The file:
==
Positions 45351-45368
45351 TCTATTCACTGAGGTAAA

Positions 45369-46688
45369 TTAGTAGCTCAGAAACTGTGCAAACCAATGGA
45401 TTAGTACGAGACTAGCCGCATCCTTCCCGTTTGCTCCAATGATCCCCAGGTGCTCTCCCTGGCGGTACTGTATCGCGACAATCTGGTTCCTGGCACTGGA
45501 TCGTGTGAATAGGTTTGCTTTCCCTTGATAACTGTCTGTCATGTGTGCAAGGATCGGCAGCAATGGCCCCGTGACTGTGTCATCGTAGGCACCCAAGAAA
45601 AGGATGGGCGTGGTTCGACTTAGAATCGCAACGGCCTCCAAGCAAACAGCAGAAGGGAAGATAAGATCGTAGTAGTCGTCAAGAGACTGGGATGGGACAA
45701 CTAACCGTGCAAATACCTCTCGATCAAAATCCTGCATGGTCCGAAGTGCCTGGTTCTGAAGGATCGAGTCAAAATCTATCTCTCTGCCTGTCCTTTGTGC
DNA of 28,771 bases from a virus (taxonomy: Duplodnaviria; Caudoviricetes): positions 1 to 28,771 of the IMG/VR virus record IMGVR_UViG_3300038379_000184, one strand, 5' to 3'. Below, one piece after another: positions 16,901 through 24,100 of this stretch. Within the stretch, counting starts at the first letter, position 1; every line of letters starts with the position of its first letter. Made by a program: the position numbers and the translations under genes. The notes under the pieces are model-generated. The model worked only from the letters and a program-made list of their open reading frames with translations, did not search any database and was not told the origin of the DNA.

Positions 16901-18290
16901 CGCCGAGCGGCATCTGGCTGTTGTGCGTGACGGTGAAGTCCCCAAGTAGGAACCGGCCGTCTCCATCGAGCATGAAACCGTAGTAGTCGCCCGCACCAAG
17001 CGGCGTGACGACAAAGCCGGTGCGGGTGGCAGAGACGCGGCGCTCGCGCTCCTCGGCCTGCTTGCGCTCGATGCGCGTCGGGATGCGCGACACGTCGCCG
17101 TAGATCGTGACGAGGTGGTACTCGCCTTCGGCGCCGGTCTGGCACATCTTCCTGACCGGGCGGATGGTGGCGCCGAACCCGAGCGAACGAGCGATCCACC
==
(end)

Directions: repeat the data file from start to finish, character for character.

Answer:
Positions 45351-45368
45351 TCTATTCACTGAGGTAAA

Positions 45369-46688
45369 TTAGTAGCTCAGAAACTGTGCAAACCAATGGA
45401 TTAGTACGAGACTAGCCGCATCCTTCCCGTTTGCTCCAATGATCCCCAGGTGCTCTCCCTGGCGGTACTGTATCGCGACAATCTGGTTCCTGGCACTGGA
45501 TCGTGTGAATAGGTTTGCTTTCCCTTGATAACTGTCTGTCATGTGTGCAAGGATCGGCAGCAATGGCCCCGTGACTGTGTCATCGTAGGCACCCAAGAAA
45601 AGGATGGGCGTGGTTCGACTTAGAATCGCAACGGCCTCCAAGCAAACAGCAGAAGGGAAGATAAGATCGTAGTAGTCGTCAAGAGACTGGGATGGGACAA
45701 CTAACCGTGCAAATACCTCTCGATCAAAATCCTGCATGGTCCGAAGTGCCTGGTTCTGAAGGATCGAGTCAAAATCTATCTCTCTGCCTGTCCTTTGTGC
DNA of 28,771 bases from a virus (taxonomy: Duplodnaviria; Caudoviricetes): positions 1 to 28,771 of the IMG/VR virus record IMGVR_UViG_3300038379_000184, one strand, 5' to 3'. Below, one piece after another: positions 16,901 through 24,100 of this stretch. Within the stretch, counting starts at the first letter, position 1; every line of letters starts with the position of its first letter. Made by a program: the position numbers and the translations under genes. The notes under the pieces are model-generated. The model worked only from the letters and a program-made list of their open reading frames with translations, did not search any database and was not told the origin of the DNA.

Positions 16901-18290
16901 CGCCGAGCGGCATCTGGCTGTTGTGCGTGACGGTGAAGTCCCCAAGTAGGAACCGGCCGTCTCCATCGAGCATGAAACCGTAGTAGTCGCCCGCACCAAG
17001 CGGCGTGACGACAAAGCCGGTGCGGGTGGCAGAGACGCGGCGCTCGCGCTCCTCGGCCTGCTTGCGCTCGATGCGCGTCGGGATGCGCGACACGTCGCCG
17101 TAGATCGTGACGAGGTGGTACTCGCCTTCGGCGCCGGTCTGGCACATCTTCCTGACCGGGCGGATGGTGGCGCCGAACCCGAGCGAACGAGCGATCCACC